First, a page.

From the highest peaks - Ranunculus glacialis

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Hoy
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From the highest peaks - Ranunculus glacialis

Issoleie (Norwegian), Ranunculus glacialis syn Beckwithia glacialis, is the species of flowering plants that grows at the highest altitude in the mountains of Norway. The flowers are white when they open but change gradually to a more reddish color when fertilized.This is however, one of the reddest populations I have ever seen.

Hoy
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Can load only one picture at the time..

Trond Rogaland, Norway - with cool, often rainy summers  (29C max) and mild, often rainy winters (180 cm/year)!

Hoy
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As I said, only one....

Trond Rogaland, Norway - with cool, often rainy summers  (29C max) and mild, often rainy winters (180 cm/year)!

Hoy
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Last one.

Trond Rogaland, Norway - with cool, often rainy summers  (29C max) and mild, often rainy winters (180 cm/year)!

Anne Spiegel
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Wonderful color forms of R. glacialis, the darkest I've seen.  The following are not as dark, but still beautiful, taken high up in the Dolomites.

Lori S.
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What an amazingly beautiful plant!  Thanks for showing it, Trond and Anne!

Lori Calgary, Alberta, Canada - Zone 3 -30 C to +30 C (rarely!); elevation ~1130m; annual precipitation ~40 cm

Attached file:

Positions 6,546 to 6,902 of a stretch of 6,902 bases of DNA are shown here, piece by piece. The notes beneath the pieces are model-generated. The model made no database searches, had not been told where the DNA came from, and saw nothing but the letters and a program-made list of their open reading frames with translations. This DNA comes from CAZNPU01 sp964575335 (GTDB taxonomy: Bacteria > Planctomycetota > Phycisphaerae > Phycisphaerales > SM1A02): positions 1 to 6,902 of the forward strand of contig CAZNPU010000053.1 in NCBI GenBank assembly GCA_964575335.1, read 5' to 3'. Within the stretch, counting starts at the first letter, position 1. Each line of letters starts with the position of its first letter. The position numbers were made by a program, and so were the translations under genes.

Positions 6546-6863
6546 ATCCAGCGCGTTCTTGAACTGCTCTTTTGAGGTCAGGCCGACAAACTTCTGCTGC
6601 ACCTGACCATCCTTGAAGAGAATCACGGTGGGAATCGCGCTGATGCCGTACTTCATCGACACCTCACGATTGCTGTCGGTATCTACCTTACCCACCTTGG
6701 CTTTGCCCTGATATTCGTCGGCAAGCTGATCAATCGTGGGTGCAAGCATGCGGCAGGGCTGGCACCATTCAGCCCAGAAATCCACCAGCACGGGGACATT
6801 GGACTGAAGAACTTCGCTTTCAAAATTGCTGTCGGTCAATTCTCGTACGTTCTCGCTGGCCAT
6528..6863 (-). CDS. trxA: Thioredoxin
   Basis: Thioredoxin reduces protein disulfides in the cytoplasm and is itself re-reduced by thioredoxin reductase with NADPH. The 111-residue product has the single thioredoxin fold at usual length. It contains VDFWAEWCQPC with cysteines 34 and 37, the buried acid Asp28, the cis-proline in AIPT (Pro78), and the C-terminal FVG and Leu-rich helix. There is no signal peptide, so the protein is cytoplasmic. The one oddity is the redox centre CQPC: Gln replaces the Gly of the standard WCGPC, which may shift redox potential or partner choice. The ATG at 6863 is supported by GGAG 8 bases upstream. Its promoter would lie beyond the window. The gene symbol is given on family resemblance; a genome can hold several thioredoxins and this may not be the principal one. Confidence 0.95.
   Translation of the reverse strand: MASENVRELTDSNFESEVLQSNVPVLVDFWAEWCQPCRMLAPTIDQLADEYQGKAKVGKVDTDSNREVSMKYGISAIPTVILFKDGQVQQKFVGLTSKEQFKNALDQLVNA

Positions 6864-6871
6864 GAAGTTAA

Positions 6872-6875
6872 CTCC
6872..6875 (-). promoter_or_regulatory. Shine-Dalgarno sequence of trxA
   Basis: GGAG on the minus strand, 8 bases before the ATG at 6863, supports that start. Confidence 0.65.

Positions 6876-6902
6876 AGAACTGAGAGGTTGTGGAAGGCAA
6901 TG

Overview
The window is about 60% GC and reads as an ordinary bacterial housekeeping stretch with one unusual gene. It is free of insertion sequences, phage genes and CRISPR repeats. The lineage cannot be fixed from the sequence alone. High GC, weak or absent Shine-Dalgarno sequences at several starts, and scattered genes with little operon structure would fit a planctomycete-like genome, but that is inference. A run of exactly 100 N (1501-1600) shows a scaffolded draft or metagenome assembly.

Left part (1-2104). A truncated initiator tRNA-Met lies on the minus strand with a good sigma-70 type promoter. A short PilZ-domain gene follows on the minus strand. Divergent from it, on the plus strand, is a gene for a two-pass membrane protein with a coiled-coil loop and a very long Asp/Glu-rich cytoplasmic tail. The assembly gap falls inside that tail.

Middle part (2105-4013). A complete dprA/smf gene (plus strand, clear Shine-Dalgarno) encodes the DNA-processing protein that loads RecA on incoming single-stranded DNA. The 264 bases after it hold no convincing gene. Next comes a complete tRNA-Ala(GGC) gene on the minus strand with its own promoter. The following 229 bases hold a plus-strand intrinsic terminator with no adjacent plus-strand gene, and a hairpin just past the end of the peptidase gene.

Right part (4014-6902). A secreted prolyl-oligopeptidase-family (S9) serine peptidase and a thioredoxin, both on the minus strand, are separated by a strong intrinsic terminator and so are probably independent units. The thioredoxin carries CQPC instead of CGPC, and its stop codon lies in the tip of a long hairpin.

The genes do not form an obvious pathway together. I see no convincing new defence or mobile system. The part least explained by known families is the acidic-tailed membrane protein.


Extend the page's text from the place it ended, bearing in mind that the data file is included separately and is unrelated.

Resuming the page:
Hoy
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Spiegel wrote:

Wonderful color forms of R. glacialis, the darkest I've seen.  The following are not as dark, but still beautiful, taken high up in the Dolomites.

This is the more common color form here too.

Skulski wrote:

What an amazingly beautiful plant!  Thanks for showing it, Trond and Anne!

You are welcome, Lori! You are the one to be thanked constantly showing beautiful plants and scenery.

Trond Rogaland, Norway - with cool, often rainy summers  (29C max) and mild, often rainy winters (180 cm/year)!

Mark McD
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Joined: 2009-12-14

Spectacular!  And fascinating to compare the forms.  Trond, I'm amazed by the dark form, with a bit of yellow on the inside of the petals still showing, wow!  Anne, in the several beautiful forms you posted, there is some variation to the glaucous character of the foliage, the flower stems somewhat narrower than those shown in Trond's robust-looking forms.  I'd be happy with any of them, although they'd probably last less than a day in this summer's incessant heat and dryness.

Mark McDonough Massachusetts, USA, near the New Hampshire border USDA Zone 5 antennaria at aol.com  

Hoy
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I forgot to tell where the pictures are taken:It is from Hallingskarvet, a National Park. It is remnants of the Caledonian orogeny 400 mill years ago. Hard layers of gneiss and similar stone cover softer layers of shale.

Trond Rogaland, Norway - with cool, often rainy summers  (29C max) and mild, often rainy winters (180 cm/year)!

Boland
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Late seeing this post...spectacular plants Trond!  Certainly one of the most special in your area.

Todd Boland St. John's, Newfoundland, Canada Zone 5b 1800 mm precipitation per year

Booker
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Beautiful images of my all-time favourite plant ... a close-up here from Porta Vescova.  The best colonies I have encountered were on the Hintertux in Austria ... a magnificent display.

Cliff Booker A.K.A. Ranunculus On the moors in Lancashire, U.K. Usually wet, often windy, sometimes cold ... and that's just me!

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